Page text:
Thursday, July 23, 2020

To Podcast Or Not To Podcast

Image by Gerd Altmann from Pixabay

To podcast or not to podcast...that is the question.

Interestingly enough, I asked myself pretty much the same question in 2014 when I was considering starting a blog (To Blog Or Not To Blog...That Is The Question).

I've been as apprehensive about launching a podcast as I was about starting a blog. I didn't think I had anything worth writing about or if anyone would be interested in reading my posts. And if no one would read them and if my blog would be more of a journal...what was the point? Likewise, I've wondered if podcasting will be worth the time and investment. While I don't intend on purchasing additional software and equipment, time is certainly a valuable commodity. It will be one more thing on my to-do list and it could potentially distract me from my priorities and most importantly, take time away from my family. Though I pondered the idea frequently, I quickly dismissed the thought.

That is until recently.

Last April, I joined a virtual PD session on student podcasting and was very intrigued. When the presenter played samples of her students' podcasts, my heart skipped a beat and I knew this was something I needed to pursue. While I would like to eventually facilitate a student-run podcast, for now, I'd like to start a podcast so I can promote podcasting in the classroom.

With most schools going with a remote or hybrid learning model this fall, podcasting is a great tool for project-based learning and assessment. Podcasting can be productive in both listening and speaking about the content in our curriculums. Ideally, we should have students listen to podcasts and once they are familiar with the format, have them create their own.
  • Listening to Podcasts. News and information directly tied to course standards are a great way to enhance the curriculum and keep your content fresh and relevant. I'm a big proponent of teaching with current events, and assigning a listen instead of a read may be a better option for some students. And together with a transcript, it's an easy way to offer a read-aloud accommodation, although it would be helpful to all students. Here's a Free Podcast Reflection Sheet from We Are Teachers that can be used with a podcasting assignment.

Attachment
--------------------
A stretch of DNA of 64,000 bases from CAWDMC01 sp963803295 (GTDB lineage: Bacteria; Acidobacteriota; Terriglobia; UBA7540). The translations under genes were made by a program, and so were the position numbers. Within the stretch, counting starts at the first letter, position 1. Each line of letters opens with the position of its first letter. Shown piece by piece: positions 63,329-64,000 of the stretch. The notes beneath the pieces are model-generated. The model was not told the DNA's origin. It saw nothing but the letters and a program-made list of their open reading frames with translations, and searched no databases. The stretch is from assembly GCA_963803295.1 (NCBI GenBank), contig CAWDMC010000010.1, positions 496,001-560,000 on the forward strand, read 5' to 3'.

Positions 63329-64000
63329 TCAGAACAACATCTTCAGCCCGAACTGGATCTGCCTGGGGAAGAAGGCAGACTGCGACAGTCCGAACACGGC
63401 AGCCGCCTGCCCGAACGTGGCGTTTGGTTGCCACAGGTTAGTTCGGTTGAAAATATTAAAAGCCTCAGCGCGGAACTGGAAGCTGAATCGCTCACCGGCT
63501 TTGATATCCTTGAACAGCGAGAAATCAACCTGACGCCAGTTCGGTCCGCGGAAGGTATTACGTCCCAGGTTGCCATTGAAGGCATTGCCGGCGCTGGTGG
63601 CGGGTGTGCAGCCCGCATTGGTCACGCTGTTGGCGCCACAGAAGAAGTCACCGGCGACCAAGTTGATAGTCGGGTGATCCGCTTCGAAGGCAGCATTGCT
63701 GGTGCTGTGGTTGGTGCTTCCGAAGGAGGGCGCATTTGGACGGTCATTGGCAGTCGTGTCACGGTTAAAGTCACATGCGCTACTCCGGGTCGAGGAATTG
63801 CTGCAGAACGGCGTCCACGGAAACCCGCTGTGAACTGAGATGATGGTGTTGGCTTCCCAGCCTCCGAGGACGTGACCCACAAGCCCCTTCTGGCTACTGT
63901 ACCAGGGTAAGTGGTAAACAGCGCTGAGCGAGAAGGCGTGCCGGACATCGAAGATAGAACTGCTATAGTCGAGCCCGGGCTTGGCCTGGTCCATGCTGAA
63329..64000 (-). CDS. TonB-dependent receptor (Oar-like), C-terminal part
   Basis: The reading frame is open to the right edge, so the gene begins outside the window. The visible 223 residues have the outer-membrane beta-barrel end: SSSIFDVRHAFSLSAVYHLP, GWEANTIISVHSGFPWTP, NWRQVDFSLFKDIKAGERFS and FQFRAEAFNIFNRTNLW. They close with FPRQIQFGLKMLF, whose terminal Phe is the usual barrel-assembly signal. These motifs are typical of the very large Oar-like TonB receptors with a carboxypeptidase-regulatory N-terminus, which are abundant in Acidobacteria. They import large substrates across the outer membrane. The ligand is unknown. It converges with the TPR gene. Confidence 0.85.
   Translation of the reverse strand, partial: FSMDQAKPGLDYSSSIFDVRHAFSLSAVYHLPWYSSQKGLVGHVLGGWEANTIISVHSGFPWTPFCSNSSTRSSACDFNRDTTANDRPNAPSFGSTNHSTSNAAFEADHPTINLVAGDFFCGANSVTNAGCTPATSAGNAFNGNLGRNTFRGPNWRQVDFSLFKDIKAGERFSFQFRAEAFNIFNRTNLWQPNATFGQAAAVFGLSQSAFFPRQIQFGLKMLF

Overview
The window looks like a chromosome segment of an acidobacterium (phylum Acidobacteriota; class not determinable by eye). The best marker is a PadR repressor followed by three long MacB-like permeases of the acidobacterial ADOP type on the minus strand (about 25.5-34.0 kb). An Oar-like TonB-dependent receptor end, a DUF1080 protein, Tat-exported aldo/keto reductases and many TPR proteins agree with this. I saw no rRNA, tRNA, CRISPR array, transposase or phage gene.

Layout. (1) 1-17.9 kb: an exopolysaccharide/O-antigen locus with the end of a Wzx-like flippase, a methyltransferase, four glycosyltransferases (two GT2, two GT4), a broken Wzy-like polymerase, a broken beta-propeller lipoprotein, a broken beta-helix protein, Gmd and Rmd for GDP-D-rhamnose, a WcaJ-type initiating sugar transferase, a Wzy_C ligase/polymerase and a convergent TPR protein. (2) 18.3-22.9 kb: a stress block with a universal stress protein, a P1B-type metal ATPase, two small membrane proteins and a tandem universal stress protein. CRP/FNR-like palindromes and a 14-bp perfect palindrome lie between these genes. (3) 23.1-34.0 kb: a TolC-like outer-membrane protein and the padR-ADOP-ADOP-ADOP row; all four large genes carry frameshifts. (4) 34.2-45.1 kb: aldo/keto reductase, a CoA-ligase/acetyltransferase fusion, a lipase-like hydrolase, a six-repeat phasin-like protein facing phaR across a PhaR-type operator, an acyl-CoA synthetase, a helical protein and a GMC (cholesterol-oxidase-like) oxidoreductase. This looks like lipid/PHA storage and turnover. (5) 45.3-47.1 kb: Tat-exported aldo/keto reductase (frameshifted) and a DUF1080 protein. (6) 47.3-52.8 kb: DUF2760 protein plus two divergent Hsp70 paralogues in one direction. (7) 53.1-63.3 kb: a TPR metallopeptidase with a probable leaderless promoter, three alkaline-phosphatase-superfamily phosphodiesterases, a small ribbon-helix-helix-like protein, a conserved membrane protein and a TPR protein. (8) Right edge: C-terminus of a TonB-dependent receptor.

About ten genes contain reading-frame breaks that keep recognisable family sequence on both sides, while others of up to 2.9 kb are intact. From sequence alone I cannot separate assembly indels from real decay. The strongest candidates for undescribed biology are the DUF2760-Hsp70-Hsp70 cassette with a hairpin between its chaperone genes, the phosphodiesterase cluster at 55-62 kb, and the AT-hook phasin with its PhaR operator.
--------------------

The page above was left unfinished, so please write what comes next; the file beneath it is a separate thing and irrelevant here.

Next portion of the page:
• Student-Created Podcasts. From self-assessments to group discussion to expert interviews, podcasting provides teachers invaluable evidence of learning while sharpening students' communication skills. There are numerous resources out there to help you and your students get started, but I highly recommend taking a look at two resources from Read Write Think
I also encourage you to check out or download the Anchor app on your smartphone or tablet. Although there are other free options, Anchor is free and super simple. So simple that students can learn how to use it on their own and you won't have to take up valuable class time walking them through it, although you can provide a link to a how-to video just in case.

My head is spinning with ideas for student work, but with all the newness brought on by the pandemic, we'll just have to wait and see how things will play out before I develop a solid plan. I do know that podcasting would be an invaluable experience for our young people. Just like blogging was a gamechanger in my ESL classroom, I know that podcasting will have a similar or greater impact on students. Aside from enhancing communication skills, all the technology involved in the craft can increase learners' confidence and positively impact their school experience. Who knows? A simple podcasting assignment may help a student find his or her calling.

Image by Michi S from Pixabay

So, To Podcast or Not To Podcast?  Teaching Tidbits Podcast is on. Just like my blog, my podcast will feature tidbits of ideas, reflections, and inspiration to keep educators (myself included) moving forward on our teaching and learning journeys. Sometimes it will be just me, but I do hope to be joined by educators and also students. It will be an interesting school year. I'm excited, and certainly a little anxious, but I'm ready for the ride and I hope you'll join me. 

Until next time, I hope you'll stay healthy and strong. And remember, it's the tidbits that make it all grand. 

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